Jay Walk
No 4:  South

Forested parks        Unimproved city streets         Moderate elevation gain
 

Upper Tryon Creek
3.9  miles
380 ft climb


1.  This large basin, the upper reach of Stephens Creek,  was the estate of the Raz family (Raz Transportation).   Not too long ago cattle grazed in these fields, but now it's occupied with large apartment complexes and the Greater Portland Bible Church.

2.  The southeast corner of the remaining empty field is bordered by large evergreen trees and part of an abandoned orchard . . . and is home to a frisbee golf course.

3.   SW 19th Ave was once a crude road up and over the big hill south of Capitol Hill Rd.  Today it's mostly pedestrian path connected by a few short pieces of paved street.  This is on the new system of Southwest Portland pedestrian trail routes adopted by the Portland City Council.  Steps lead from a dead-end piece of 19th to Barbur Blvd above.

4.   South of Barbur, 19th goes over another hill, and is (marginally) driveable.  Some ancient Douglas firs still stand near the top of the hill.  The last several blocks before Taylors Ferry Rd are nice walking, but almost impossible driving.

5.  An interesting extension of this route is to go south on 18th Pl to the northern end of Marshall Park and then take the main trail through the park to Maplecrest Dr.  Marshall Park was once the site of a rock quarry, and rock cliffs remain in the park.  The park extends south along branches of Tryon Creek all the way to Tryon Creek State Park.  Trails run through the northern parts of the park but do not extend to the Tryon State Park trail system.  Following Maplecrest to 18th Pl, and 18th up to Broadleaf, we reach Lancaster Road.  This street winds in an out of the gulches of upper Tryon Creek and passes a new, undeveloped, addition to Marshall Park about a quarter mile north of Broadleaf Dr.  [This route extends the loop to 5.4 miles and the elevation gained to 640 feet.]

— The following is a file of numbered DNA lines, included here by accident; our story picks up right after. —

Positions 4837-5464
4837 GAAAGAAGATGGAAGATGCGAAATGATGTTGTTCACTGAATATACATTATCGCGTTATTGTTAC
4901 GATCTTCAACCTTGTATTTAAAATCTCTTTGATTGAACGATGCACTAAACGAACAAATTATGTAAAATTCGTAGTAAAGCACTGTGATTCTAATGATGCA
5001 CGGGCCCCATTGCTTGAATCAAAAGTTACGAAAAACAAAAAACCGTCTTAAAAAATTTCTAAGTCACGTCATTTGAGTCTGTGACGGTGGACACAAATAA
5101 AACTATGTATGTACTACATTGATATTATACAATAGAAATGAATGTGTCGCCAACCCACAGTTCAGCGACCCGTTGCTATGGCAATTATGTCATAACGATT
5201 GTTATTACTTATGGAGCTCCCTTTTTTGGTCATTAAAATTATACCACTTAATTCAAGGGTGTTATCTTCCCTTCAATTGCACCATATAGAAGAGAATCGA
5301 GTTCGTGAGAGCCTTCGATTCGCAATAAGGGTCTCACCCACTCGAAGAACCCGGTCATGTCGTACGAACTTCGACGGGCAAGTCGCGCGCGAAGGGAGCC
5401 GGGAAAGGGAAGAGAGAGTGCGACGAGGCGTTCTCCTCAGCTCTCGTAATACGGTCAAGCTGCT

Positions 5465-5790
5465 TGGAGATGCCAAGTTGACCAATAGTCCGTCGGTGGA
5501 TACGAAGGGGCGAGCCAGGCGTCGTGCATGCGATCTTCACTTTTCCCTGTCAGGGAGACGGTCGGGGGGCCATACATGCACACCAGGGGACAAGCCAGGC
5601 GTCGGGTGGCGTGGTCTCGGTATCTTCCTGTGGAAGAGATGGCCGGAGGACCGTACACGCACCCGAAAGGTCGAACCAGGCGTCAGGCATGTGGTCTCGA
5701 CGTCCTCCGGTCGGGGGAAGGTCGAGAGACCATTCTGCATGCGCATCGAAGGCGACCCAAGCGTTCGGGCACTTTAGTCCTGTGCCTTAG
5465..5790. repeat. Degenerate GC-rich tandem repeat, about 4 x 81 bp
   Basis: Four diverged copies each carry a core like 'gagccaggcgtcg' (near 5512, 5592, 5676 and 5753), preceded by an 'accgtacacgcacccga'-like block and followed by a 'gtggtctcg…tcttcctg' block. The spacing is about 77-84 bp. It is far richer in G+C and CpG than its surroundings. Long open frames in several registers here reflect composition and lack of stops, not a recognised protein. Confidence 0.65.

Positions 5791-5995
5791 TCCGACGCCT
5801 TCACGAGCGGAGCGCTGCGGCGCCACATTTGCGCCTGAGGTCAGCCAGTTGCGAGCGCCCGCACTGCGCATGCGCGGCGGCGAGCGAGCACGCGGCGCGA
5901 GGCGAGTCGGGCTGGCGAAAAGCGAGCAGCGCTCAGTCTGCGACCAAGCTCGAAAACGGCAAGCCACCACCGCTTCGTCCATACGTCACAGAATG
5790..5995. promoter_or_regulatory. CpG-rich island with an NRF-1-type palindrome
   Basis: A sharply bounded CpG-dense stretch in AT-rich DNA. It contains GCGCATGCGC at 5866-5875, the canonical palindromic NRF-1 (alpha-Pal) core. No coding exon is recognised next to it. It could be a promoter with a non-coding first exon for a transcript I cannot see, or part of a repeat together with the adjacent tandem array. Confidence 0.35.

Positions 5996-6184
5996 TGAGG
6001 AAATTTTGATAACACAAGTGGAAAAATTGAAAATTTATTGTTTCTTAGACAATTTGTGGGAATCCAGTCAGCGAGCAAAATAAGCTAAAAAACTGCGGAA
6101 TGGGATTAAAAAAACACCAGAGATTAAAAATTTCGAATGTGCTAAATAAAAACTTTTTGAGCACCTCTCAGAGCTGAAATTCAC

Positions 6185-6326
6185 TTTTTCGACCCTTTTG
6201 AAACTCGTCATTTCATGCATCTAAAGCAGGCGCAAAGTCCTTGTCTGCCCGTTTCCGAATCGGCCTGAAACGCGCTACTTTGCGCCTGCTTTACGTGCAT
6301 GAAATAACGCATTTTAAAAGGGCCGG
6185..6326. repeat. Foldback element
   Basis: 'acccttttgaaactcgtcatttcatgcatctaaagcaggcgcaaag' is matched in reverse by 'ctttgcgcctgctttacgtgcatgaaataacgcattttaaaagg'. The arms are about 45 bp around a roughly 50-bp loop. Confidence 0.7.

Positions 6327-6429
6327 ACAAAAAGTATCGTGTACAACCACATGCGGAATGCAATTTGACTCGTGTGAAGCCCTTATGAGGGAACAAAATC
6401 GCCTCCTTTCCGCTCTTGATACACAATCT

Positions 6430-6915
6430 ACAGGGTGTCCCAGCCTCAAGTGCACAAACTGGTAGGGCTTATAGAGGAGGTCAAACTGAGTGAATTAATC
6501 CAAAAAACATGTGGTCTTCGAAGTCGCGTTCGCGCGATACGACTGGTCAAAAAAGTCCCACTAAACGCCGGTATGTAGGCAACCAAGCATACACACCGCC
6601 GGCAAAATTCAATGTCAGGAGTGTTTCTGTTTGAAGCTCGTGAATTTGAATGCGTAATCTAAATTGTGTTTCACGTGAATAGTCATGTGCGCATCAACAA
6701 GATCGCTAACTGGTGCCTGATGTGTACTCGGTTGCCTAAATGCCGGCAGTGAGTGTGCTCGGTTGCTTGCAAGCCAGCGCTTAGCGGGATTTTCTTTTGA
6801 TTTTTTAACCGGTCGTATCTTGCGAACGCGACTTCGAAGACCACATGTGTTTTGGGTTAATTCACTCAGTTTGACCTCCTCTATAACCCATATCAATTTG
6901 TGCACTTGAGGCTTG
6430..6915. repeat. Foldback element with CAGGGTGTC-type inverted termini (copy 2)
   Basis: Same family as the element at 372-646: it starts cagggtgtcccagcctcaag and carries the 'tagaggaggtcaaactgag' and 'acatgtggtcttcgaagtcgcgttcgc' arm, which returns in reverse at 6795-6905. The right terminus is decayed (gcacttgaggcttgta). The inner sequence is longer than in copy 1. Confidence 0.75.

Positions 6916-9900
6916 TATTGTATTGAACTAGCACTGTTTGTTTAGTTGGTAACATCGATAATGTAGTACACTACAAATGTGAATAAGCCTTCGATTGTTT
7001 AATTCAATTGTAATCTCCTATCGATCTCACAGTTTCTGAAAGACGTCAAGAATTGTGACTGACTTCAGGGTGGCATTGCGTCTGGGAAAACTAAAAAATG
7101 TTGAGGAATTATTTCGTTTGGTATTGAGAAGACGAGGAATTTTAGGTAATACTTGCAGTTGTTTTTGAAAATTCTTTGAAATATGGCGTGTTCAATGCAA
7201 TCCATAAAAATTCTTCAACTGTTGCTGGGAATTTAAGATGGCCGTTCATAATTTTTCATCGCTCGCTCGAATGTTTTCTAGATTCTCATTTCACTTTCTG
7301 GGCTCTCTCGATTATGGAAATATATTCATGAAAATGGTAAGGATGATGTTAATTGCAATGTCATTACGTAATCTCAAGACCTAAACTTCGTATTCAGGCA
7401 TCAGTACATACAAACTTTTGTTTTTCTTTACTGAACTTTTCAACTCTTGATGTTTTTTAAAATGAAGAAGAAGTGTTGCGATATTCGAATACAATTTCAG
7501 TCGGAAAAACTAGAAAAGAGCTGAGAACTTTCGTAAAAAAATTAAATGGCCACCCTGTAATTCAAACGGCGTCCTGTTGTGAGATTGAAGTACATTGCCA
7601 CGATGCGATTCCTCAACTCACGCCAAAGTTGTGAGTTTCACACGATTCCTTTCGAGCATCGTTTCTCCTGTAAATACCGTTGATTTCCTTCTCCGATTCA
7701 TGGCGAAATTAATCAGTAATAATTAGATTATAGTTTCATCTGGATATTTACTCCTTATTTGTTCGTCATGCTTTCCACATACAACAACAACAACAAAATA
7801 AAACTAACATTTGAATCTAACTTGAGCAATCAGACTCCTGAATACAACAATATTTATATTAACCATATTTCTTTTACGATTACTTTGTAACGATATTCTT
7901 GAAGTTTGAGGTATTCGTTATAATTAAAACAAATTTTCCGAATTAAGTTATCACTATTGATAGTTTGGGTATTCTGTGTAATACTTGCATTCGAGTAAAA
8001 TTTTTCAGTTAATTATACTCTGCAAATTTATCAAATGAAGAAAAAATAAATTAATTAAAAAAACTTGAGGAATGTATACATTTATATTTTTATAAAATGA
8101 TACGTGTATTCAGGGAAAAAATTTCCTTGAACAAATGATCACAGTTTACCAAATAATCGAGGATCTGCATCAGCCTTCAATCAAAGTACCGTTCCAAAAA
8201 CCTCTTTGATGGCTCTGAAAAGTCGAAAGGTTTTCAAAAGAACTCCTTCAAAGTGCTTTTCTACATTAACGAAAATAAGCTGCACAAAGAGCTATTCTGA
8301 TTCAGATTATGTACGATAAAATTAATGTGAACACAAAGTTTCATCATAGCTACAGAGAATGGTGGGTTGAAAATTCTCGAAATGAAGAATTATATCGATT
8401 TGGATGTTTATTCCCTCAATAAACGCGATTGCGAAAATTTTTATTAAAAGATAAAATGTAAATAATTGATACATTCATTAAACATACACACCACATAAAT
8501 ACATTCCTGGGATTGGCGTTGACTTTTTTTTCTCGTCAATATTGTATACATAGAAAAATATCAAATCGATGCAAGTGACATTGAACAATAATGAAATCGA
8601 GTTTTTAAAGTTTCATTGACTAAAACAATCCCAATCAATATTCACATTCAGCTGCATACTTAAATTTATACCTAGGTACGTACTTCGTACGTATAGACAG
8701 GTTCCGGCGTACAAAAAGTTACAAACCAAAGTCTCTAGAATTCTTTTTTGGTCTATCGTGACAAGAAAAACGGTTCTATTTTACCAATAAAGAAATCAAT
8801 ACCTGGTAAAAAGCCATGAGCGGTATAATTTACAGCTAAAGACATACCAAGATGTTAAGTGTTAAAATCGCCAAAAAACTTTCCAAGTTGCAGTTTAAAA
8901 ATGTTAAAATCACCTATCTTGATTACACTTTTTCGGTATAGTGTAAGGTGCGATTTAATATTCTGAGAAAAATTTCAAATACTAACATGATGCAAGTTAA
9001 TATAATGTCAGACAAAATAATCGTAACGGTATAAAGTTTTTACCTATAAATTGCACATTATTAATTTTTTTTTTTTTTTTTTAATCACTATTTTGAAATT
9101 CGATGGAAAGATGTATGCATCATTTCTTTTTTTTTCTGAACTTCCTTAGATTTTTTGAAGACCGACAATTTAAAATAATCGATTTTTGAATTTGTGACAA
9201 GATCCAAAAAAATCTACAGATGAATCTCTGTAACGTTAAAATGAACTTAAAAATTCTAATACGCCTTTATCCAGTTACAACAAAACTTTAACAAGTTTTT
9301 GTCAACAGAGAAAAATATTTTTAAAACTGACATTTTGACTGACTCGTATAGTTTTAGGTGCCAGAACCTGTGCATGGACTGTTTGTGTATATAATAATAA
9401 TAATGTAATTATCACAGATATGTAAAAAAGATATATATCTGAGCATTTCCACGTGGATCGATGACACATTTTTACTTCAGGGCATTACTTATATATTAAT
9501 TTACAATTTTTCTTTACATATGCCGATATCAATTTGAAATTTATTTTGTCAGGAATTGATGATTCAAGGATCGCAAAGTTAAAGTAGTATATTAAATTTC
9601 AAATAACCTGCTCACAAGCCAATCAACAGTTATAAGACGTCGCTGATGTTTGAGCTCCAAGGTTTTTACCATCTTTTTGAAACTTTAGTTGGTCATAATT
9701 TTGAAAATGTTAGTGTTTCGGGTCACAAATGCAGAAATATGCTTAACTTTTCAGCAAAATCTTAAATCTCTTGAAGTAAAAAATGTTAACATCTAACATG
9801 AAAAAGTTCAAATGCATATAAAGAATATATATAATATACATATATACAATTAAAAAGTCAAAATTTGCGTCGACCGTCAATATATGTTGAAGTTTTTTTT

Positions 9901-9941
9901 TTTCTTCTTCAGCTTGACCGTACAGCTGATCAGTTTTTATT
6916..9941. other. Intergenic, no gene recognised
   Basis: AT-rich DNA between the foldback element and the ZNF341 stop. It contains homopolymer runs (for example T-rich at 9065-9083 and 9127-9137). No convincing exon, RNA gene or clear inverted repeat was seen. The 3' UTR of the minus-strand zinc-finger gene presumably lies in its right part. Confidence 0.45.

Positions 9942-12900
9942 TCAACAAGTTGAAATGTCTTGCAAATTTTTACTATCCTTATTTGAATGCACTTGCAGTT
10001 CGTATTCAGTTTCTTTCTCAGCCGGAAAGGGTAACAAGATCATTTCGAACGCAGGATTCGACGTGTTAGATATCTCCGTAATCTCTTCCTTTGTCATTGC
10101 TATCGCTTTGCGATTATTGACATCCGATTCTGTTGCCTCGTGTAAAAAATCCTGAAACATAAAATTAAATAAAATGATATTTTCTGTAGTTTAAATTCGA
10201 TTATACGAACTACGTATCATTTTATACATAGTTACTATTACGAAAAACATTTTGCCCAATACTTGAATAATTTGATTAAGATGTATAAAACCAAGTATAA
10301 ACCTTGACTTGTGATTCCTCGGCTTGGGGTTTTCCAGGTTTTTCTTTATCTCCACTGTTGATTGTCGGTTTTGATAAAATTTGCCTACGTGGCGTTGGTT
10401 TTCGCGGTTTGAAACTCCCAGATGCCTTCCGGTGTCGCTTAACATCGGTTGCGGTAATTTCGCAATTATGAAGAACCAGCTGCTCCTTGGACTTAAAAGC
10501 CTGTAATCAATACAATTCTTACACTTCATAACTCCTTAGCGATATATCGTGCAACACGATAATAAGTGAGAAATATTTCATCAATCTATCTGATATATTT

6.  Taylors Ferry Road is one of the many Portland routes associated with river crossings in the early 20th century.  Boones Ferry crossed the Willamette River south of Wilsonville (just west of the present I-5 crossing).  Scholls Ferry crossed the Tualatin River at the town of Scholls.  Taylors Ferry crossed the Willamette River near the present Selwood Bridge.

7.  SW 26th Ave parallels the north branch of Tryon Creek here and passes near the old Pine Hill property (historic house still there off Taylors Ferry Rd near 28th).  The field near the creek was occupied by elephant barns when used by a travelling circus.

8.  SW 26th Way takes us under both I-5 and Barbur Blvd.  This area as been planted with wild flower mixes which have splendid flower displays.  Tryon Creek just north of Dolph Ct was recently the home of a family of beavers.

9.  SW 25th Ave north of Multnomah Blvd is a pedestrian route (but not an auto route).  It passes the National Guard Armory, a telephone company complex, and the West Hills Christian School playgrounds.

10.  Custer Park.  Recently refurbished with playgrounds, paved paths, and a storm water runoff abatement swale.

11.  Nevada Ct is an interesting east-west route for pedestrains which is broken up with trails and paths, cutting off auto traffic.  It has nice views of the Tualatin Mountains to the north.

12.  SW 28th Ave is another steep, rutted gravel street giving the pedestrian all the advantages.

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INDEX

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